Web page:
Author: Lori Cooper

If you’ve spent much time working with public repositories of HDF5 data, you’ll often see data organized as a large collection of files where the files are organized by time, geographic location or both. If you are using HSDS, there’s some good news in that you can use these collections as is and also have an aggregated view with HSDS....

On Wednesday, Nov 16, 2022 09:00 AM The HDF Group hosted a webinar on NeXpy. NeXpy is a GUI application designed to to facilitate creating, reading, visualizing, and manipulating data stored in HDF5 files. Although it was primarily designed to handle neutron and x-ray scattering stored using the NeXus format, most of its functionality is applicable to other types of scientific data stored in HDF5 files or even imported in a variety of formats....

NeXpy is a GUI application designed to to facilitate creating, reading, visualizing, and manipulating data stored in HDF5 files. Although it was primarily designed to handle neutron and x-ray scattering stored using the NeXus format, most of its functionality is applicable to other types of scientific data stored in HDF5 files or even imported in a variety of formats. Join us for a webinar on Wednesday, Nov 16, 2022 09:00 AM Central Time (US and Canada)....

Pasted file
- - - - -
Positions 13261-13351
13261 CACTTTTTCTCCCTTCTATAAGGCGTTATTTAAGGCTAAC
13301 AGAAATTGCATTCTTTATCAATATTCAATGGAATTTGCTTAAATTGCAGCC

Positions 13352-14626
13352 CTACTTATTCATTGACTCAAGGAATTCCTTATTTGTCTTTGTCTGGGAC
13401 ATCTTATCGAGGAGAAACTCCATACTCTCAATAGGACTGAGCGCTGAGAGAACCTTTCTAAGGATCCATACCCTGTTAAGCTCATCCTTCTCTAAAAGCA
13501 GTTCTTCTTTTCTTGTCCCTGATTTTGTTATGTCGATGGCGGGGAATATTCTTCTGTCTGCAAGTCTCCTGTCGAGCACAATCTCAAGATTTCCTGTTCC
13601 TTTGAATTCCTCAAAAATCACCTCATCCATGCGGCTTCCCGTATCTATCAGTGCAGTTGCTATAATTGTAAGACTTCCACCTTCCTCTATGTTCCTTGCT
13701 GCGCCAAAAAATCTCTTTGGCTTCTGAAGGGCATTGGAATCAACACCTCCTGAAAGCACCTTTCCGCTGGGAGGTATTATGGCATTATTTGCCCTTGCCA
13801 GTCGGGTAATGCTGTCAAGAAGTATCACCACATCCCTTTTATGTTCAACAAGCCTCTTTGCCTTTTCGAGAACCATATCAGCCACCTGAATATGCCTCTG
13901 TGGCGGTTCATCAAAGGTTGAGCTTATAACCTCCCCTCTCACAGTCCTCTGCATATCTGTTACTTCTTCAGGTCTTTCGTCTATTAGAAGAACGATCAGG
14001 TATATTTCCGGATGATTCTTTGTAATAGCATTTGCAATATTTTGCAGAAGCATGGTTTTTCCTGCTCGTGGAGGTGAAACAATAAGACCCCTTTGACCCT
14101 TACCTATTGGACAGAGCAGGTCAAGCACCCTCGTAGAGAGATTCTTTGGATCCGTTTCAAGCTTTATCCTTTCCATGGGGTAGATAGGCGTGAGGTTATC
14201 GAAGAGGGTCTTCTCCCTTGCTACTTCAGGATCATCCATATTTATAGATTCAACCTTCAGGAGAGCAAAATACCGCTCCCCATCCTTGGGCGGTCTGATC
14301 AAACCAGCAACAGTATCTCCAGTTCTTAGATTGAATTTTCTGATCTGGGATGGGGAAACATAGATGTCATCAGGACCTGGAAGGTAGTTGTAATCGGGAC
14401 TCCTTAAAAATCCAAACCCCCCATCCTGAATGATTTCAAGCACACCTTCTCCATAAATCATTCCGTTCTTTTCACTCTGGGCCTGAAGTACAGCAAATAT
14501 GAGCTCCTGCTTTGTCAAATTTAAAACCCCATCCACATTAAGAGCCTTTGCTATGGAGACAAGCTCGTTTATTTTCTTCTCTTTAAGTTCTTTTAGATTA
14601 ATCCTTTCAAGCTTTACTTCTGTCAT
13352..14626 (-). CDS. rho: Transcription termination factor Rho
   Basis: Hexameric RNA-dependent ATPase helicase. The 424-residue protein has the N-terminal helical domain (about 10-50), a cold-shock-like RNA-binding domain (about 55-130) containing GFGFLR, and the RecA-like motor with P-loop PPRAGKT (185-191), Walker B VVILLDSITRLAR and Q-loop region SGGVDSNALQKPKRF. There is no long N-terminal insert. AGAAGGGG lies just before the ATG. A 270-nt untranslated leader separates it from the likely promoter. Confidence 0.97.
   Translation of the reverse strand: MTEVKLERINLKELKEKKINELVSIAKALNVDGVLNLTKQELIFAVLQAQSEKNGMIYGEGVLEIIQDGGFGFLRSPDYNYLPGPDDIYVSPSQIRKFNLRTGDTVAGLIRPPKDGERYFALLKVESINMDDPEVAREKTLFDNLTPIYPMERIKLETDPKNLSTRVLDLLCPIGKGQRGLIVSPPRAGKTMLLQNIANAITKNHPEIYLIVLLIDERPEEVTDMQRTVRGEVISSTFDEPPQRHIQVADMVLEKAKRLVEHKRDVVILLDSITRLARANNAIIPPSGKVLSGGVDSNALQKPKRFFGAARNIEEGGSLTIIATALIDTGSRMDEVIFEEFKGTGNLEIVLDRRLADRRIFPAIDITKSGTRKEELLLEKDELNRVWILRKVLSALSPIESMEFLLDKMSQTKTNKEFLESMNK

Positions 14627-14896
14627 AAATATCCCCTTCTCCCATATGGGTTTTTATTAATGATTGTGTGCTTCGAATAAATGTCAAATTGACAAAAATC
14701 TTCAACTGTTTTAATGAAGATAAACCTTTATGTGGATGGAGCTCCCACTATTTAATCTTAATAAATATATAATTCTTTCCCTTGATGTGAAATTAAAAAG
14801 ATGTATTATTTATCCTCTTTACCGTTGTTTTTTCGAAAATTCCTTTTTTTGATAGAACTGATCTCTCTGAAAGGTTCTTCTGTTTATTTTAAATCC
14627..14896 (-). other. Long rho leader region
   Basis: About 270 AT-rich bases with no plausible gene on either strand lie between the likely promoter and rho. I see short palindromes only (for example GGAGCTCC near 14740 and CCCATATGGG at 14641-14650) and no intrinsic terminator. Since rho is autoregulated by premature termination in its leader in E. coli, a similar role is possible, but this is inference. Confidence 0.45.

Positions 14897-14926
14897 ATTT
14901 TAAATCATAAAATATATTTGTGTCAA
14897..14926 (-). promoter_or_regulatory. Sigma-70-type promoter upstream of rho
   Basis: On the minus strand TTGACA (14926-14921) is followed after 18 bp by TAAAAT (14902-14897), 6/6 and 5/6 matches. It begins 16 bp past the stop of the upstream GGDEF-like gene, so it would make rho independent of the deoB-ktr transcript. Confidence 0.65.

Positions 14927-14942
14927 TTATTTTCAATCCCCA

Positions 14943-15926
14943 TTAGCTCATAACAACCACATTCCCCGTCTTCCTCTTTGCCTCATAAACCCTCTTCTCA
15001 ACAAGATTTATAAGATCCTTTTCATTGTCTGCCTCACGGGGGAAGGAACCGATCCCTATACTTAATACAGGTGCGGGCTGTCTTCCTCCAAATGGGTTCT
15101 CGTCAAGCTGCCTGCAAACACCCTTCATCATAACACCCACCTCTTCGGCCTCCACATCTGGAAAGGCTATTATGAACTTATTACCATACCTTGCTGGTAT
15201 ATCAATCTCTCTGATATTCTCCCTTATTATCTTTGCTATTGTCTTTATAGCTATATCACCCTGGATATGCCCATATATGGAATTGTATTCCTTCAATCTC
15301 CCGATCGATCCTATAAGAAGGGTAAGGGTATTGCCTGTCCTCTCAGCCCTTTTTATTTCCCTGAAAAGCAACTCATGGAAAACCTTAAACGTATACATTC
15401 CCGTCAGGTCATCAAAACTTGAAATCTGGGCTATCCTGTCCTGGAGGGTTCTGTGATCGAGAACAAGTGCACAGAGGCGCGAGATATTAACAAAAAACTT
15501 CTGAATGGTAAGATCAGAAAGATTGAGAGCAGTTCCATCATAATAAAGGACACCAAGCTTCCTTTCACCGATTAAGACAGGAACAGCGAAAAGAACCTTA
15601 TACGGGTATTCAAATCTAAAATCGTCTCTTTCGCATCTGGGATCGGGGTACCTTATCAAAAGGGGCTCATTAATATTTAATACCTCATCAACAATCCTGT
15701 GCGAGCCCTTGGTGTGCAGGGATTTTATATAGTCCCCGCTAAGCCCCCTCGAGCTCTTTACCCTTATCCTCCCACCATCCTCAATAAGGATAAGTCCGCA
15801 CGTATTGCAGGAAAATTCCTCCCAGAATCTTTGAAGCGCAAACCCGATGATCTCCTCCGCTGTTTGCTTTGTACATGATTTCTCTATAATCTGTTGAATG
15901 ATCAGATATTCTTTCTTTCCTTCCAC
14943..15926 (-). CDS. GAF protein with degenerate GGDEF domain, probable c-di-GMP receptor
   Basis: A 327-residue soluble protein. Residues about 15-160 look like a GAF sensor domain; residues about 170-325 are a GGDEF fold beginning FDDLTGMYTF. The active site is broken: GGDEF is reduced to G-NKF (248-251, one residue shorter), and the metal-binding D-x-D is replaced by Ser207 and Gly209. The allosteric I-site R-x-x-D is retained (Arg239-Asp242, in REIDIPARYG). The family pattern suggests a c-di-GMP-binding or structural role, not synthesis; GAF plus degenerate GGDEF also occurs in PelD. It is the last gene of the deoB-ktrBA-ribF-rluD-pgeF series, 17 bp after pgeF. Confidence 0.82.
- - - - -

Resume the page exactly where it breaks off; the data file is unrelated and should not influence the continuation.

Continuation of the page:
HDF5 can be built using two build systems: the Autotools (since HDF5 1.0) and CMake (since HDF5 1.8.5). For a long time, the Autotools were better maintained and CMake was more of an "alternative" build system that we primarily used for handling Windows support (the legacy Visual Studio projects were removed in HDF5 1.8.11). This is no longer the case though—CMake support in HDF5 is (almost) as good as Autotools support and CMake, in general, is much more commonly used now than when we first introduced it. So why are we still hanging on to the legacy Autotools?...

John Readey, The HDF Group Before there was HSDS, there was h5serv. Released in 2015, h5serv was the first implementation of the HDF Rest API. Designed mainly as a way to demonstrate the RESTful interface for HDF, h5serv had a fairly simple implementation: A single threaded application that on receiving an HTTP request, made the equivalent HDF5 library call and converted the result to a JSON response which was returned to the client. Though useful for some applications, in the context of building a scalable web service, there were limitations with this approach. Since there was only one process in the h5serv application, each HTTP request had to be completely processed before handling the next one. This made it quite easy to...